BC’s international education worth CAN$2.1 billion

November 21, 2013

International students in British Columbia (BC), Canada, contributed CAN$2.1 billion to the local economy in the 2011/12 academic year, according to an economic analysis released this week by the British Columbia Council for International Education (BCCIE).

Photo: Shutterstock

The total estimated expenditure by international students across all sectors was an increase of 17 per cent compared with the previous year. Tuition fees represented around CAN$1.2 billion of the total spend, accommodation and meals made up CAN$600 million and the remainder related to books and supplies, transportation and discretionary spending.

The increased expenditure was linked to a rise in the number of international students in the province. The report, An Update on the Economic Impact of International Education in British Columbia produced by economists Roslyn Kunin & Associates, recorded 106,600 international students during the year, compared with 100,700 in 2010/11. The annual growth rate of international students across the last five years was 11.5 per cent, compared with 1.4 per cent average growth in domestic students in the same period.

“The growth in international education is great news for our province,” said Advanced Education Minister Amrik Virk. “International students contribute so much to our province, bringing global perspective and ideas into our classrooms and communities, and supporting local jobs and businesses.”

The language school sector accounted for 47,300 students in 2011/12, followed by public post-secondary institutions with 33,500, the secondary school sector with 13,000 and private post-secondary institutions with 12,800.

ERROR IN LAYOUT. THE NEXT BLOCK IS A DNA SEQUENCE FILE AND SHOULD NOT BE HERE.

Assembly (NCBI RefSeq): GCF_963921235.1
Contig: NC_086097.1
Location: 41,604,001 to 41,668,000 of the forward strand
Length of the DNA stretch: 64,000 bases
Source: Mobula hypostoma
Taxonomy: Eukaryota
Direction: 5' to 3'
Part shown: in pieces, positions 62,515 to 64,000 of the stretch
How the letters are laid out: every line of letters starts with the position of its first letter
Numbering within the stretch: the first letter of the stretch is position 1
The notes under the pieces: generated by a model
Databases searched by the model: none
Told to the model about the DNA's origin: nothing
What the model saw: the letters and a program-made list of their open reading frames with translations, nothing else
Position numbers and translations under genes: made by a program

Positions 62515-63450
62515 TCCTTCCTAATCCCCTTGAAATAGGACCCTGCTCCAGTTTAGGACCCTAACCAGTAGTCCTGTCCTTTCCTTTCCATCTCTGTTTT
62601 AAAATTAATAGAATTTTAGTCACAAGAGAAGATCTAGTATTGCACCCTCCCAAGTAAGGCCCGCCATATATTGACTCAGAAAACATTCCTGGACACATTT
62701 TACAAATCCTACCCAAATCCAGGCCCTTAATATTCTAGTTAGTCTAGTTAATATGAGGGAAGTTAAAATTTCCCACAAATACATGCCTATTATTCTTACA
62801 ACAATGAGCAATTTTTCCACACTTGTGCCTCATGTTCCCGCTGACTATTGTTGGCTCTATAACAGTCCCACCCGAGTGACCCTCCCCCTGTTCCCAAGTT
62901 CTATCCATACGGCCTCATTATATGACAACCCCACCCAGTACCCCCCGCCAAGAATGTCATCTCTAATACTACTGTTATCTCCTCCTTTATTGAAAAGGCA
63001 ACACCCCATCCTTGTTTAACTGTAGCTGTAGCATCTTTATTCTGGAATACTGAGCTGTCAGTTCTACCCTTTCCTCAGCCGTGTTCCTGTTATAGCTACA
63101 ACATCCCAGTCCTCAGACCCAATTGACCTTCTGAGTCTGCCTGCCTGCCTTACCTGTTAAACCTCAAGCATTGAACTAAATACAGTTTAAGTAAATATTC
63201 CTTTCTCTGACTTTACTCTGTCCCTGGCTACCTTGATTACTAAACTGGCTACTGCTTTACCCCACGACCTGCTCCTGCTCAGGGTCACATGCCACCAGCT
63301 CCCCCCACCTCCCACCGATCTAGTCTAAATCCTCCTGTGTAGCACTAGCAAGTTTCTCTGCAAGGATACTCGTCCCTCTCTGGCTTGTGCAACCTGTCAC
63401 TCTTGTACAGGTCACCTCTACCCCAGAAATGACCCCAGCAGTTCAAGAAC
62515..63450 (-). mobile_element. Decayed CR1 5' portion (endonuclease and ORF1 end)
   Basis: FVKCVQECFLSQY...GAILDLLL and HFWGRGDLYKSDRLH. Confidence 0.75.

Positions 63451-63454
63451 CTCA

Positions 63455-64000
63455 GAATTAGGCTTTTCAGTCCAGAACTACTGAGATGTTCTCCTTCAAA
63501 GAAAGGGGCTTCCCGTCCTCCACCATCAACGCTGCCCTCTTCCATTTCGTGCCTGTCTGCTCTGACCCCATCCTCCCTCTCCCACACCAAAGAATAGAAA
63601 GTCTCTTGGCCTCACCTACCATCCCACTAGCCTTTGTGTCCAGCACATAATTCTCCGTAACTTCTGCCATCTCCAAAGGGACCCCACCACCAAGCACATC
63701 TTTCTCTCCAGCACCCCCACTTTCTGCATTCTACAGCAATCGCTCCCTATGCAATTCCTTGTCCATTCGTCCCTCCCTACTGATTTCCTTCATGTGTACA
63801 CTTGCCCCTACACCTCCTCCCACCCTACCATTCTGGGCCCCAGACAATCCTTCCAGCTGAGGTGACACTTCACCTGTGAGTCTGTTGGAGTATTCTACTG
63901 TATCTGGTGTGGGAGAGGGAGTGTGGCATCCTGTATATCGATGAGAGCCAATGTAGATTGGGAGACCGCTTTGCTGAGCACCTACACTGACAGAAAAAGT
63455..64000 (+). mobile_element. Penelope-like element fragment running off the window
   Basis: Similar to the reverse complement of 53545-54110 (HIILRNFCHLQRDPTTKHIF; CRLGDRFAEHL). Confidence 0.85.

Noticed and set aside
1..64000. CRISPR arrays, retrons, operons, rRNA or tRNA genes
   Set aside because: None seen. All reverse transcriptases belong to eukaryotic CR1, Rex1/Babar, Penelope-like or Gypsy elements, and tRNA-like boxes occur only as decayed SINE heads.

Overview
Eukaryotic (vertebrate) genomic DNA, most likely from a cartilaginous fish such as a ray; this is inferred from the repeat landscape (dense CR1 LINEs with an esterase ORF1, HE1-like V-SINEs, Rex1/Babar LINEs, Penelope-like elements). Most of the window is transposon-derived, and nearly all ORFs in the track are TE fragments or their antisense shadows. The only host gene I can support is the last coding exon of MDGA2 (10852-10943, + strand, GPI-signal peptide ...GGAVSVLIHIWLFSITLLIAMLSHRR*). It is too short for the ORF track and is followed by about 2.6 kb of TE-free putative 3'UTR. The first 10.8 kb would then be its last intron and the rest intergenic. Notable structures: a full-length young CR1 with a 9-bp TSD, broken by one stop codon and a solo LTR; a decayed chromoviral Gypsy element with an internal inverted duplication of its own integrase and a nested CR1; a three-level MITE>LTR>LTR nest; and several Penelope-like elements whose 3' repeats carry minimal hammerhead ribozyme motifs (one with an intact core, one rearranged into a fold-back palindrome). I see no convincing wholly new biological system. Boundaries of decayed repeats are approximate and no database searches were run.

In terms of value, China was by far the largest export market for education services with students contributing CAN$637 million to the BC economy, followed by Korea (CAN$223m), Japan (CAN$145m), Saudi Arabia (CAN$121m) and India (CAN$118m).

The report estimates that the provincial GDP generated by international education was CAN$1.48 billion, which was greater than the crop and animal production industry and almost as large as the logging and forestry industry and supported 23,410 jobs directly.

When the value of BC education services was compared to the exports of goods, international education was equivalent to seven per cent of the total goods export. Strikingly, Saudi Arabia spent more than twice as much on education services as it did on goods.

Randall Martin, Executive Director of BCCIE, said, “British Columbia as a province has experienced continued growth in terms of attracting quality international students to participate in our education system in the public and private sectors. These students not only make a valuable contribution to BC’s economy today, but they will play an increasingly critical role in addressing the widening job gap, as a result of BC’s aging demographic and declining birth rates.”

At the time of writing, CAN$1 = US$0.95, source www.xe.com

Print This Page Close Window Archive